Reducing Alarm Fatigue: A Modest Plan
"One big thing we didn't understand when we started was we didn't know how big the problem was. We didn't have any data. We used a fault tree analysis approach to try to figure out why alarms get missed," Cvach says.
"We analyzed the problem and started an intervention. We got rid of the duplication. We didn't turn things off. We turned some things to message or visible alarm instead of audible alarm. It's a visual versus an audible representation. We went through every unit and asked the leadership on that unit what do you want this to be and when is this actionable and we worked out default parameters."
The hospital also installed software that triages alarms to nurses' pagers. "We don't send everything to the nurse. They don't want 100 alarms per patient per day, so we came up with these delays," Cvach says.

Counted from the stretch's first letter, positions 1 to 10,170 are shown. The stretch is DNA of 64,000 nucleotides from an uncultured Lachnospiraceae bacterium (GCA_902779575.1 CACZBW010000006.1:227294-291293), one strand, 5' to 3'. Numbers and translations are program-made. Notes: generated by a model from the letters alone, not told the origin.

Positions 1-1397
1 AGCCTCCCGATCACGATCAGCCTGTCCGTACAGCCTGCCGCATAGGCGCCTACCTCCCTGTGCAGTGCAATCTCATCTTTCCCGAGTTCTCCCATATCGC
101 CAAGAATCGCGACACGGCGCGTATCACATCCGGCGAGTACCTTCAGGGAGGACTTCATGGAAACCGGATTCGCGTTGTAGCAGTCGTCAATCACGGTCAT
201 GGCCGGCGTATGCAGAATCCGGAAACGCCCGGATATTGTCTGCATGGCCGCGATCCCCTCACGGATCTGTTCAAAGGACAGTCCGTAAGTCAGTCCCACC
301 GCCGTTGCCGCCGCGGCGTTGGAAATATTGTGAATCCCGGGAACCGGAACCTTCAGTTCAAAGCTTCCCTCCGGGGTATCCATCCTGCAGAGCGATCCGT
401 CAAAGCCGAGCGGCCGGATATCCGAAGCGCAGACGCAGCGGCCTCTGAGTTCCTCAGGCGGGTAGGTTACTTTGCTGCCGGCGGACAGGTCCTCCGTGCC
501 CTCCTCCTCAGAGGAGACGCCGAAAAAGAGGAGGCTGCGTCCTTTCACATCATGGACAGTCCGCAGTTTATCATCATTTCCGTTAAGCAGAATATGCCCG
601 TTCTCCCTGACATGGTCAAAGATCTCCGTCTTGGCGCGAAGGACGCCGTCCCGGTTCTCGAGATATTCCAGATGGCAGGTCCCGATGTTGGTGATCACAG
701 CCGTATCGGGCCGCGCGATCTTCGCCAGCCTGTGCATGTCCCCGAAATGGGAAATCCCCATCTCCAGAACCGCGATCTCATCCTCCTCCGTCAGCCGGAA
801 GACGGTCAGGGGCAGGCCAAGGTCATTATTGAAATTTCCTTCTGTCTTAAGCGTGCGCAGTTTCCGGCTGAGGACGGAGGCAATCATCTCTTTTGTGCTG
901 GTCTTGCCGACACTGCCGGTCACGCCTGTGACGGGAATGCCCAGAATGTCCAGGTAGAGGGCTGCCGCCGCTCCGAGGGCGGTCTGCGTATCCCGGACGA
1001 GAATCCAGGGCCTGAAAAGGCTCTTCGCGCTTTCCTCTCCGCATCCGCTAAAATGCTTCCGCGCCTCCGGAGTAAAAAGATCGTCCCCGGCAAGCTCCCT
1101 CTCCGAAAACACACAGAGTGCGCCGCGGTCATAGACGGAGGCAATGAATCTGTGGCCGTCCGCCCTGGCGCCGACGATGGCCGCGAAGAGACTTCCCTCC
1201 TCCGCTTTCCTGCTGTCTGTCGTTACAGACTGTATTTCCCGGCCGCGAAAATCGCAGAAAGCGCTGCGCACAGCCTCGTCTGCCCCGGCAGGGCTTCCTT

"We looked at the crisis alarms and the non-crisis alarms. For the crisis alarms, which are very infrequent, we sent those to the nurse through this software. For the non-crisis alarms we set up a delay that allows the alarm to correct itself before it sends a signal to the nurse."
"If it corrects within the timeframe, Cvach explains, "we have established it doesn't send a signal to the nurse. But if it doesn't correct the nurse gets an alarm and acts on it. This really decreases the number of alarms the nurse gets. She is only getting things that are persistent as opposed to those that go away on their own."
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